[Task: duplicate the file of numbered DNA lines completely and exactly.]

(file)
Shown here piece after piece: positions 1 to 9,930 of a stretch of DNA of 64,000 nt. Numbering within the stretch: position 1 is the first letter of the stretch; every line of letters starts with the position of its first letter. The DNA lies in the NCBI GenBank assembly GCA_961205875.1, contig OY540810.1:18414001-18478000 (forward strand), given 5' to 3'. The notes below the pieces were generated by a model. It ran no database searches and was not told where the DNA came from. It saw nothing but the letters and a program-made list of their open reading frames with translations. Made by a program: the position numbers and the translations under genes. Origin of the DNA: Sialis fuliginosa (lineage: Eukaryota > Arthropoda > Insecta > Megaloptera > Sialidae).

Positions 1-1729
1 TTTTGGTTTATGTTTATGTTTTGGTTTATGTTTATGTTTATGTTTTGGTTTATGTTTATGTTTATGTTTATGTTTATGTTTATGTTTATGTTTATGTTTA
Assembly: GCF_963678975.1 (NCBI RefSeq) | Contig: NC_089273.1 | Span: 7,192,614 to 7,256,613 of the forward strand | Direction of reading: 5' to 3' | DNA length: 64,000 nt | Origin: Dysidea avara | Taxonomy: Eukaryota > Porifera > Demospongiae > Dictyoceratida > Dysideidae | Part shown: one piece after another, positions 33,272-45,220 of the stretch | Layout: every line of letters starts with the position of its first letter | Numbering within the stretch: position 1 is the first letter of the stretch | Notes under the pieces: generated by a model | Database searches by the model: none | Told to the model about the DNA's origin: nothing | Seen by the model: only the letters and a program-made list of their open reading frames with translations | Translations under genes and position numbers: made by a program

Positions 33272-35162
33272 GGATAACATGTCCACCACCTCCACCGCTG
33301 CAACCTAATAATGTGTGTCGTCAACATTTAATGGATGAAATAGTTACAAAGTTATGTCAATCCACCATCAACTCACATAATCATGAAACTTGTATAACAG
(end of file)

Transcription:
Shown here piece after piece: positions 1 to 9,930 of a stretch of DNA of 64,000 nt. Numbering within the stretch: position 1 is the first letter of the stretch; every line of letters starts with the position of its first letter. The DNA lies in the NCBI GenBank assembly GCA_961205875.1, contig OY540810.1:18414001-18478000 (forward strand), given 5' to 3'. The notes below the pieces were generated by a model. It ran no database searches and was not told where the DNA came from. It saw nothing but the letters and a program-made list of their open reading frames with translations. Made by a program: the position numbers and the translations under genes. Origin of the DNA: Sialis fuliginosa (lineage: Eukaryota > Arthropoda > Insecta > Megaloptera > Sialidae).

Positions 1-1729
1 TTTTGGTTTATGTTTATGTTTTGGTTTATGTTTATGTTTATGTTTTGGTTTATGTTTATGTTTATGTTTATGTTTATGTTTATGTTTATGTTTATGTTTA
Assembly: GCF_963678975.1 (NCBI RefSeq) | Contig: NC_089273.1 | Span: 7,192,614 to 7,256,613 of the forward strand | Direction of reading: 5' to 3' | DNA length: 64,000 nt | Origin: Dysidea avara | Taxonomy: Eukaryota > Porifera > Demospongiae > Dictyoceratida > Dysideidae | Part shown: one piece after another, positions 33,272-45,220 of the stretch | Layout: every line of letters starts with the position of its first letter | Numbering within the stretch: position 1 is the first letter of the stretch | Notes under the pieces: generated by a model | Database searches by the model: none | Told to the model about the DNA's origin: nothing | Seen by the model: only the letters and a program-made list of their open reading frames with translations | Translations under genes and position numbers: made by a program

Positions 33272-35162
33272 GGATAACATGTCCACCACCTCCACCGCTG
33301 CAACCTAATAATGTGTGTCGTCAACATTTAATGGATGAAATAGTTACAAAGTTATGTCAATCCACCATCAACTCACATAATCATGAAACTTGTATAACAG